The Washington Post and New York Times both have front page stories out today on Sen. Kent Conrad’s (D-ND) co-op fall back for President Barack Obama’s imperiled public plan. The NYT reports: “The history of health insurance in the United States is full of largely unsuccessful efforts to introduce new models of insurance that would lower costs. And the health insurance markets of many states suggest that any new entrant would face many difficulties in getting established.” WaPo reads: “There are at least two major health-care organizations that could serve as models for Congress: HealthPartners in Minnesota and Group Health Cooperative, based in Seattle. They employ physicians and own health-care facilities, giving them greater power to control the delivery of care.”
HealthPartners and Group Health Cooperative are both high quality integrated health systems much like Intermountain Health in Colorado and Mayo Clinic in Minnesota, which have both been praised by President Barack Obama. These are all wonderful health care systems which can serve as models to other providers. But the reason they are so hard to replicate is not because of too little government intervention, but because of too much.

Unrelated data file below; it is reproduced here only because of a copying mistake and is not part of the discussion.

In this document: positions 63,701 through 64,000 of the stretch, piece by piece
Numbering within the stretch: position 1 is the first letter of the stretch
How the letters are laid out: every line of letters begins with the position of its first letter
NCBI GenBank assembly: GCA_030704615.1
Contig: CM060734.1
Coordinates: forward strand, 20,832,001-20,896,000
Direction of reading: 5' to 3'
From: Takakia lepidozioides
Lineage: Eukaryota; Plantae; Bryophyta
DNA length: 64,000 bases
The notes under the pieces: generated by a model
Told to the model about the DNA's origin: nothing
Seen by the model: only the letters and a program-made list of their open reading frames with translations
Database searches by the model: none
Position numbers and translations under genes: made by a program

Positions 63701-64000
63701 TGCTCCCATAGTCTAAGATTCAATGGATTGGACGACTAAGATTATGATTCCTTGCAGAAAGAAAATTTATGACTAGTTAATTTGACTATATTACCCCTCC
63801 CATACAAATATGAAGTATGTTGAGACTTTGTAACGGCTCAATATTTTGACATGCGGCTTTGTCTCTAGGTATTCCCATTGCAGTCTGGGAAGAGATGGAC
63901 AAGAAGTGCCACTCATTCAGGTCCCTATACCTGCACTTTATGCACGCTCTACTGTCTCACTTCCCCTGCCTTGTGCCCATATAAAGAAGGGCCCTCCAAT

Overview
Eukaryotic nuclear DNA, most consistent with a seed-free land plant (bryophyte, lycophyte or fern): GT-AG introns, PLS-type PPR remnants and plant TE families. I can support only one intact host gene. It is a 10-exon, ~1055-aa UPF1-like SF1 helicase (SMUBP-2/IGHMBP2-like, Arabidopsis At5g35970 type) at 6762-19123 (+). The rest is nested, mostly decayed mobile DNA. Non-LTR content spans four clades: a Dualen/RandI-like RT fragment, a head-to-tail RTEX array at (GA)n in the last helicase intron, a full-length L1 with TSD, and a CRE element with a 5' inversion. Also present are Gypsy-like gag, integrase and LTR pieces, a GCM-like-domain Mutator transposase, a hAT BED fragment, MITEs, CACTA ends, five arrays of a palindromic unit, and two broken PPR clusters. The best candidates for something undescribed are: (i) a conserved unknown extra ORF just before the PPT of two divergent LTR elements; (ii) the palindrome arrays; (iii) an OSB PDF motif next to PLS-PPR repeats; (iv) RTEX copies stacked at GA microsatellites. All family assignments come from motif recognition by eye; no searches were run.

Like all health providers today, these entities are all subject to the perverse tax incentives and regulations that blunt all innovative systems. Each are subject to state (and federal) mandates that push up costs and a federal tax code that forces them to be primarily employer based plans. Real health care reform would mean restructuring the tax code to decouple health insurance and employment and encouraging states to drop costly mandates that drive up health insurance costs for everyone. Once freed from cookie-cutter federal and state regulations, Americans would be much more likely to see new enterprises like HealthPartners, Group Health, Intermountain, and Mayo, be established, expand, and flourish.